Go Ask Alice

Posted in Books > Go Ask Alice | 3 Comments »
1971

Anonymously penned Jefferson Airplane-referencing perma-controversial purported diary of a sixties teenager, pretty much your average football-team-captain-lusting-after girl next door until she was slipped some crazy acid courtesy of a spiked drink, causing her to ‘see’ the evil radioactive waves in jello pudding and consequently slide into depression, schizophrenia and ultimately overdose-assisted suicide. Presumably originally intended as a cautionary tale, its lurid ‘square’s eye view’ of lysergic imagery made it into an illicit cult favourite with adolescents in search of risk-free literary kicks, and can still be found in large quantities in university halls of residence to this day. Also inspired a TV Movie adaptation starring – haw – William Shatner.

TV CREAM SAYS: ALSO FEATRUED A DISTURBINGLY PRURIENT OBSESSION WITH HALLUCINOGENIC MAGGOTS INFILTRATING THE NETHER REGIONS.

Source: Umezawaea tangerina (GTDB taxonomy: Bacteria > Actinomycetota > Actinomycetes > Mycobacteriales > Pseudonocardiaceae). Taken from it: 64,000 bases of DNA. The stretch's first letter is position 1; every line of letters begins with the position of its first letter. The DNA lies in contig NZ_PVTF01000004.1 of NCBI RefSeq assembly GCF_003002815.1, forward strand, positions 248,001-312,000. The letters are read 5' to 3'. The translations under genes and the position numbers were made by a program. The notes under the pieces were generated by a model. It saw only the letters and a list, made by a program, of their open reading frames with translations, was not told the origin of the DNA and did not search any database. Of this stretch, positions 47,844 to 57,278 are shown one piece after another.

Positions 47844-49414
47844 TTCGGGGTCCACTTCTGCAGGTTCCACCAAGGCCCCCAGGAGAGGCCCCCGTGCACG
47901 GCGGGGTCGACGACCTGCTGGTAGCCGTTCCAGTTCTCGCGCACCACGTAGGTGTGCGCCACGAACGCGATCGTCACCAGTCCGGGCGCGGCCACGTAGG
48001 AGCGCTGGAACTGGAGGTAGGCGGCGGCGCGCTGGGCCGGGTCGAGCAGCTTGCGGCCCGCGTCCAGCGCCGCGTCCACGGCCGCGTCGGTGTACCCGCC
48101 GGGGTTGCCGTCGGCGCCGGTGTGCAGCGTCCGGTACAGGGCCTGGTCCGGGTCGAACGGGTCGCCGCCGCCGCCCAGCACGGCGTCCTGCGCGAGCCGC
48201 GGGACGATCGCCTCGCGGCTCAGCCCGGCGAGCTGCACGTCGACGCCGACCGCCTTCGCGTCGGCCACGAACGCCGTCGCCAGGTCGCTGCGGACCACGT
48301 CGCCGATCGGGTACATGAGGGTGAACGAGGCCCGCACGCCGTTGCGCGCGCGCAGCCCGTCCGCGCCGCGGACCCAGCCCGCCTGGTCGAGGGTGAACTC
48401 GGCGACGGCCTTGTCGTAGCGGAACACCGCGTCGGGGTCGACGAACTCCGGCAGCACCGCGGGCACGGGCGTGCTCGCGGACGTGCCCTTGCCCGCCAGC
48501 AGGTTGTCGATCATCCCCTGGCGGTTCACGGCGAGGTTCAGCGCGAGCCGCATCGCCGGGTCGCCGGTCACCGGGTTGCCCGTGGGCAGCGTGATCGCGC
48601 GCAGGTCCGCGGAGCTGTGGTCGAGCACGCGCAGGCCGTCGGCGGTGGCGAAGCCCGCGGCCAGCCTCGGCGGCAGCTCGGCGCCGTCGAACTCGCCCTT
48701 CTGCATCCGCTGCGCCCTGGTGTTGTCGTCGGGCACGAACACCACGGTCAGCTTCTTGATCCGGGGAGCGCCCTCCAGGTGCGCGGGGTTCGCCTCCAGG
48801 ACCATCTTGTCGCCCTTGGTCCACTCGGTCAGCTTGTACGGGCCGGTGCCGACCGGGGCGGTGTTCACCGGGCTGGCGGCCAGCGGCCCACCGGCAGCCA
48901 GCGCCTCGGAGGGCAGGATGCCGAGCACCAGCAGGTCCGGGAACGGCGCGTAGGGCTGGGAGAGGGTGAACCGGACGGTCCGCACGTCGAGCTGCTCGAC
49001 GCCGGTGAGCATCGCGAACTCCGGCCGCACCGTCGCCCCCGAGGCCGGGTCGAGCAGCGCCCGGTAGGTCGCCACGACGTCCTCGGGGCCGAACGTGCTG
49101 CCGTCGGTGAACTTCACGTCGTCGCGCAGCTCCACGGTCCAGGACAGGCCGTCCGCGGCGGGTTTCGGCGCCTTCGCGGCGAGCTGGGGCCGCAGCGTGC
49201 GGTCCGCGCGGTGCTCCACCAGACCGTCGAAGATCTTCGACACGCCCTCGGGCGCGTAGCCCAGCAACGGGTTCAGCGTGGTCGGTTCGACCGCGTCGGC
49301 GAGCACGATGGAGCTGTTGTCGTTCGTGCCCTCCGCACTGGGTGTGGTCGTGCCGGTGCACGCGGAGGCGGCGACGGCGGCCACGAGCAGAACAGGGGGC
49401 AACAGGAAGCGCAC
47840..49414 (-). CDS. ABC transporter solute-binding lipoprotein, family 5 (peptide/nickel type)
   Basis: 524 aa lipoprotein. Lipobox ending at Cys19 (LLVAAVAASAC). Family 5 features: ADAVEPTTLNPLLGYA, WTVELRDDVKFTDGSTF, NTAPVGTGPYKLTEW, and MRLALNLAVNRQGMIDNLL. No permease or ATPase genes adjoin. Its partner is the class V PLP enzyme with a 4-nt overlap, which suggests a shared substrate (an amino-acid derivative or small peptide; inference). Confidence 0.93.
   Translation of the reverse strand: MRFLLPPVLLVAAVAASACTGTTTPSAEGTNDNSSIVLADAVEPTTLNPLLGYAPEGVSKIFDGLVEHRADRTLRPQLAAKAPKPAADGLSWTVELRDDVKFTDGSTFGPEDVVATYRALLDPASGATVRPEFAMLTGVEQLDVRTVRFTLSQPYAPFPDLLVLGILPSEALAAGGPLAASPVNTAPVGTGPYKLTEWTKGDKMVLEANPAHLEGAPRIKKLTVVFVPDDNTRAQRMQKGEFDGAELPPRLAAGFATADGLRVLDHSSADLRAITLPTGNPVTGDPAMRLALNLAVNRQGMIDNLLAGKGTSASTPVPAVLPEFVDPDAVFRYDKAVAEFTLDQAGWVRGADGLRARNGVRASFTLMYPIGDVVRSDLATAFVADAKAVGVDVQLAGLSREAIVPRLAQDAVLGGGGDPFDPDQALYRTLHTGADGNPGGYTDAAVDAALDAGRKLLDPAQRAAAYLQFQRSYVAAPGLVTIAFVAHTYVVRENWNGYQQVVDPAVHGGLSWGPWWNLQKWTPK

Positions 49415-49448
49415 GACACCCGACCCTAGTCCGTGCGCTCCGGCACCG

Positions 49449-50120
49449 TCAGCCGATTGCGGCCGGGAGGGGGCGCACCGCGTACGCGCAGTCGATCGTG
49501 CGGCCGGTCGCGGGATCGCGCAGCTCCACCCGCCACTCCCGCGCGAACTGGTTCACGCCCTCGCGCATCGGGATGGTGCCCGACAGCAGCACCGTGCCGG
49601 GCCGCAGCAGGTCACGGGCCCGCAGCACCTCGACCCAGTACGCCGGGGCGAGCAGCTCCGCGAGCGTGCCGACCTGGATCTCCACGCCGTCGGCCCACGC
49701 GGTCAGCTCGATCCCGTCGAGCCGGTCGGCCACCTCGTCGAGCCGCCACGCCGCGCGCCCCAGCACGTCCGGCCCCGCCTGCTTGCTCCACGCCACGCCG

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3 Responses to “Go Ask Alice”

  1. Matt Patton says:

    The book was actually the work of a Mormon youth counselor named Beatrice Sparks, who claims she was the “editor” of this book (copyright documents describe her as the author). If the book WAS based on the actual diary of one of Sparks’ patients, it’s suspected that she used only part of it and inserted a lot of anti-drug preaching (as well as a lot of sex and profanity–Sparks sounds like the perfect writer for a tabloid). Sparks came out with a second book a few years later, allegedly the diary of another patient who supposedly was driven to suicide by involvement with the occult. The boy had committed suicide, but his family attacked the book and stated flatly that most of the book was a piece of fiction. Sparks has apparently churned out several reams of “horrors of sex and drugs” books over the years, most of which have apparently managed to sink without a trace.

  2. Charlotte says:

    I really want to read this book. It sounds awesome.

  3. Richard Davies says:

    Some people have read this & assumed it was a real transcription of a diary.

    For more into read: http://www.snopes.com/language/literary/askalice.asp

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